4. The accredited business can then sell the certificates to energy retailers to enable the retailer to meet their VEET liability.

5. In anticipation of this sale, the accredited business may provide the energy consumer with a discount because the business can sell the certificates generated as a result of the energy saving activity undertaken on behalf of the consumer.  The discount is provided at the time the accredited business is engaged. 

How can the VEET scheme benefit government? 

The main benefit to government, as a large energy consumer, lies in the savings able to be made by engaging accredited businesses who offer discounts for energy saving activities, such as the installation of energy efficient lighting.    

Here are three practical tips that may help you take advantage of the scheme: 

  • Check whether an activity is prescribed under the Regulations before developing a scope of work and engaging a contractor.
  • Check whether a contractor is an accredited person before engaging them to undertake a prescribed activity.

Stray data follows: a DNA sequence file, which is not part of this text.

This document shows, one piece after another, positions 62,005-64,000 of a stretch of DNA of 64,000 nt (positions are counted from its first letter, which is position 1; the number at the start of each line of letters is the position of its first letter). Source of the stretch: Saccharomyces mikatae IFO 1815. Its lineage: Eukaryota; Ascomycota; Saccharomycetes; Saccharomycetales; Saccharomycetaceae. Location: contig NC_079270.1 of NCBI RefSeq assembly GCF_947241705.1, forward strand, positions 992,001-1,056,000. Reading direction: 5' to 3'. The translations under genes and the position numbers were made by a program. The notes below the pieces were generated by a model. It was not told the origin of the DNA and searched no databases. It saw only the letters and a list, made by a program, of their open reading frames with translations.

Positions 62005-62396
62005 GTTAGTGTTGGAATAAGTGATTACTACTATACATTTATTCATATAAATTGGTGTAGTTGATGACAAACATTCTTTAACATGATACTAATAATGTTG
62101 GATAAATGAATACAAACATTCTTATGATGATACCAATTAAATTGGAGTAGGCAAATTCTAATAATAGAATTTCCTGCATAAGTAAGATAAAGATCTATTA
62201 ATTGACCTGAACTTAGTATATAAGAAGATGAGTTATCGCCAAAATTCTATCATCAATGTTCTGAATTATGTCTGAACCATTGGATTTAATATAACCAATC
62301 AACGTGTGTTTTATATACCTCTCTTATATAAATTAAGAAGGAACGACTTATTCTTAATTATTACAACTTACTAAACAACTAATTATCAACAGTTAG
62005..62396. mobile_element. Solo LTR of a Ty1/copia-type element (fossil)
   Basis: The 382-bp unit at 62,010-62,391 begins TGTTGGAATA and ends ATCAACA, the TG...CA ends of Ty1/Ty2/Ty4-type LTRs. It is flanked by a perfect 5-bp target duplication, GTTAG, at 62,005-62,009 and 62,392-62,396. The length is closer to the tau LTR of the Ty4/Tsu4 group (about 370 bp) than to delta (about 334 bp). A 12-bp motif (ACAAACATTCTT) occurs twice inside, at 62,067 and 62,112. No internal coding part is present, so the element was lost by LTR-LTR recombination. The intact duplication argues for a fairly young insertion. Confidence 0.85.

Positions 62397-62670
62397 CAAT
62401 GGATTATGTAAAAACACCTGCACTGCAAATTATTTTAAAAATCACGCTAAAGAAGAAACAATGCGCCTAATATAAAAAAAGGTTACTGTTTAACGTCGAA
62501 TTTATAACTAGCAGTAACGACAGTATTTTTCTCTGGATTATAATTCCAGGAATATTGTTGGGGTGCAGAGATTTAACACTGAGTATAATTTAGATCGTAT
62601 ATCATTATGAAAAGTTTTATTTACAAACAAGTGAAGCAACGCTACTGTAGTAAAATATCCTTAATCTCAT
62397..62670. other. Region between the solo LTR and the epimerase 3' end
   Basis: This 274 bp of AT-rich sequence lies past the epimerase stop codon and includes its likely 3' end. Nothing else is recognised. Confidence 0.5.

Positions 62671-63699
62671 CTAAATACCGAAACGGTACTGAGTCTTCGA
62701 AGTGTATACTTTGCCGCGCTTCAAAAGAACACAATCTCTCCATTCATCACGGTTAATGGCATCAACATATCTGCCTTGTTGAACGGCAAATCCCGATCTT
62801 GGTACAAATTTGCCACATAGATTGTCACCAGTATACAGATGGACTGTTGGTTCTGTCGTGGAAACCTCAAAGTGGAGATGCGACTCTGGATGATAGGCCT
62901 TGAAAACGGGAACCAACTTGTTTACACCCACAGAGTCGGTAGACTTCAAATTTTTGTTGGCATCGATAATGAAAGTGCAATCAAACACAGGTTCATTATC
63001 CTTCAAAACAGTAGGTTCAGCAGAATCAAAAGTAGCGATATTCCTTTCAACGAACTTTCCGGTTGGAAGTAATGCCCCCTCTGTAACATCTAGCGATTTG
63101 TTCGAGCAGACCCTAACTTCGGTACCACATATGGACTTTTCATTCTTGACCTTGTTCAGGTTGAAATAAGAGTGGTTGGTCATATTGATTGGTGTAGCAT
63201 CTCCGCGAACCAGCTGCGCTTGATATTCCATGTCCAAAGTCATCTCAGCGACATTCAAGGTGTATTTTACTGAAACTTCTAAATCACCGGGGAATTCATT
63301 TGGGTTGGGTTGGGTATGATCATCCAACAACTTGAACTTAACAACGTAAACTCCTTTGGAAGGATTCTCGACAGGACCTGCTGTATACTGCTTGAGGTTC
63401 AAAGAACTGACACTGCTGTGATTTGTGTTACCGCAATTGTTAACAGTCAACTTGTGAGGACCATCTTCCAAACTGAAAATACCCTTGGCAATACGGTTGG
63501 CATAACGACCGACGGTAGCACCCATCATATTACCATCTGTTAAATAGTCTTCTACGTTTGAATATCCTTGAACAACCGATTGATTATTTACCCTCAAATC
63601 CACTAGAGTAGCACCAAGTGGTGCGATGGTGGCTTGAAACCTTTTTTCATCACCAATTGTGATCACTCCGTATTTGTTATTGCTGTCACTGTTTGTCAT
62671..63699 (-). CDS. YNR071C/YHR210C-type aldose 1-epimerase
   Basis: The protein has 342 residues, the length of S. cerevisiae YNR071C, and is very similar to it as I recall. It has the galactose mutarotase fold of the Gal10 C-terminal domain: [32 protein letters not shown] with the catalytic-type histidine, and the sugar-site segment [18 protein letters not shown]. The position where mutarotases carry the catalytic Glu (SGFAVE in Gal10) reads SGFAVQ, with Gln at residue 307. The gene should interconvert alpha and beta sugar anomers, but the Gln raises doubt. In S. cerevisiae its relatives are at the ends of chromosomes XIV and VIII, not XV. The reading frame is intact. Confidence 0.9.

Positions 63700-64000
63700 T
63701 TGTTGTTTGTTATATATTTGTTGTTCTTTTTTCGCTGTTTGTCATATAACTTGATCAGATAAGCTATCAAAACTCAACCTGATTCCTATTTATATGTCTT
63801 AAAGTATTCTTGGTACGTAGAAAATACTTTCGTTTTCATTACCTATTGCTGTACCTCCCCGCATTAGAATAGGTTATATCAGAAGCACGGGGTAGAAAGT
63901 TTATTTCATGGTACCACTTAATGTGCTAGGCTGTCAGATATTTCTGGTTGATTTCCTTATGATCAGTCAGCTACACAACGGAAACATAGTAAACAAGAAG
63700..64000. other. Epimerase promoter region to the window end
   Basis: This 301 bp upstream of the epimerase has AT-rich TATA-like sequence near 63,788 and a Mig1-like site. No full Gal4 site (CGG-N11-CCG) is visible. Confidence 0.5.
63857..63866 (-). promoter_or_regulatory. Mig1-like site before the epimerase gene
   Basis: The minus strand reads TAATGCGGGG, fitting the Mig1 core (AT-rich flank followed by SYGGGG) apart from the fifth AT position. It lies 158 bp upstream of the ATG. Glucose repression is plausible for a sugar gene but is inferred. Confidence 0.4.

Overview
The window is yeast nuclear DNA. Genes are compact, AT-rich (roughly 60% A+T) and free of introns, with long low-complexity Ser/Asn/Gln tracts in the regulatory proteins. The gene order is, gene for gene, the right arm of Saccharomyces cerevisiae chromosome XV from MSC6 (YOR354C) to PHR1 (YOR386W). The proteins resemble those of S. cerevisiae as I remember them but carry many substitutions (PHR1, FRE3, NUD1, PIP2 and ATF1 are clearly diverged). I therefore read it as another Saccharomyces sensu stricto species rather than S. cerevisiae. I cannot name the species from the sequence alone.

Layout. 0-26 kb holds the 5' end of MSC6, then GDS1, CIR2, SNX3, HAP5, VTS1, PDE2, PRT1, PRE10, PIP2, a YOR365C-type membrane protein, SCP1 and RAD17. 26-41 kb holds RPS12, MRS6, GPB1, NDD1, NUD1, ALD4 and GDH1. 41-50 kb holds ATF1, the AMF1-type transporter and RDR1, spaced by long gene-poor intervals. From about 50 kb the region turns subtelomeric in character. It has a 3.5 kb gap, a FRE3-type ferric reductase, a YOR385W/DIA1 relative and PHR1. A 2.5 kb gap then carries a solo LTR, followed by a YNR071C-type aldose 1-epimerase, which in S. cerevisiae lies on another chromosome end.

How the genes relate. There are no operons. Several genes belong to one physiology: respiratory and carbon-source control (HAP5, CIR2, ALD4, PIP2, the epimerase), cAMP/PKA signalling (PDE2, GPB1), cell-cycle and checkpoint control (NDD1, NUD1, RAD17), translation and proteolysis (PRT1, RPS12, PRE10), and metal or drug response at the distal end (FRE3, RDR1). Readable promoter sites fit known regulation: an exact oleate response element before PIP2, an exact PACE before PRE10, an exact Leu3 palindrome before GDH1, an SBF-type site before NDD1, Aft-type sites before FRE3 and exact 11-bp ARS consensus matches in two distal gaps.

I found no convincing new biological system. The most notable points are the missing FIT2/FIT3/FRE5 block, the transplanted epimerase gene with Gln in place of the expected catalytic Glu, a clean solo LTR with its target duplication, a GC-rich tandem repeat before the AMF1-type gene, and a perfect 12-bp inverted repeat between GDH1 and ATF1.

• Make accreditation under the VEET scheme a condition of any procurement process involving a prescribed activity. 

For more information visit: 

  • Essential Services Commission's website:; or
  • Victorian Government's Energy Saver Incentive website:

If you would like further advice in this area, please contact:
Principal Solicitor
8684 0267

Friday, 4 March 2016

Employee in a 'pickle' following employer's ‘commendable’ approach to dismissal

Effecting a fair dismissal is not impossible – a recent decision of the Fair Work Commission illustrates the importance of the ongoing management of unsatisfactory performance and a fair approach.

The facts Rooney v Pickles Auctions [2016] FWC 858 (9 February 2016)

Pickles Auctions dismissed an employee one afternoon after he arrived at work over one hour late that morning because he had slept through his alarm.